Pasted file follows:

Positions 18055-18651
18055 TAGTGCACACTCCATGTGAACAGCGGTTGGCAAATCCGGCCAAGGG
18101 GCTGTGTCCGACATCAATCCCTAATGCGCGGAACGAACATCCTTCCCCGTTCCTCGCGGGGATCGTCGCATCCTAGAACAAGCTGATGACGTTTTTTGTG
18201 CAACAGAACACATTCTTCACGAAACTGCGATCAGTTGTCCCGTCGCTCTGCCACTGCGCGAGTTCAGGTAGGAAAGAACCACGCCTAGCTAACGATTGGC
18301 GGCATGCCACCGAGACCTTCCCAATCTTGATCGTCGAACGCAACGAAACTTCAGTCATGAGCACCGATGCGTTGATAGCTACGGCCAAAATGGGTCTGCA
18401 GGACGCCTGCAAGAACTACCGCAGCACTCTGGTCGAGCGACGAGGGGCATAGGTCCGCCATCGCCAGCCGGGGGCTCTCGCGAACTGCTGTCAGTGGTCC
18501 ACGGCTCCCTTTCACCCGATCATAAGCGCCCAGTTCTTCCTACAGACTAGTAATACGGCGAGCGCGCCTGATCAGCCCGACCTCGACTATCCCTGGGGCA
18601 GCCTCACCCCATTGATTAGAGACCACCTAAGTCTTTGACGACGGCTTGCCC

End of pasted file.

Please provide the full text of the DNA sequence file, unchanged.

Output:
Positions 18055-18651
18055 TAGTGCACACTCCATGTGAACAGCGGTTGGCAAATCCGGCCAAGGG
18101 GCTGTGTCCGACATCAATCCCTAATGCGCGGAACGAACATCCTTCCCCGTTCCTCGCGGGGATCGTCGCATCCTAGAACAAGCTGATGACGTTTTTTGTG
18201 CAACAGAACACATTCTTCACGAAACTGCGATCAGTTGTCCCGTCGCTCTGCCACTGCGCGAGTTCAGGTAGGAAAGAACCACGCCTAGCTAACGATTGGC
18301 GGCATGCCACCGAGACCTTCCCAATCTTGATCGTCGAACGCAACGAAACTTCAGTCATGAGCACCGATGCGTTGATAGCTACGGCCAAAATGGGTCTGCA
18401 GGACGCCTGCAAGAACTACCGCAGCACTCTGGTCGAGCGACGAGGGGCATAGGTCCGCCATCGCCAGCCGGGGGCTCTCGCGAACTGCTGTCAGTGGTCC
18501 ACGGCTCCCTTTCACCCGATCATAAGCGCCCAGTTCTTCCTACAGACTAGTAATACGGCGAGCGCGCCTGATCAGCCCGACCTCGACTATCCCTGGGGCA
18601 GCCTCACCCCATTGATTAGAGACCACCTAAGTCTTTGACGACGGCTTGCCC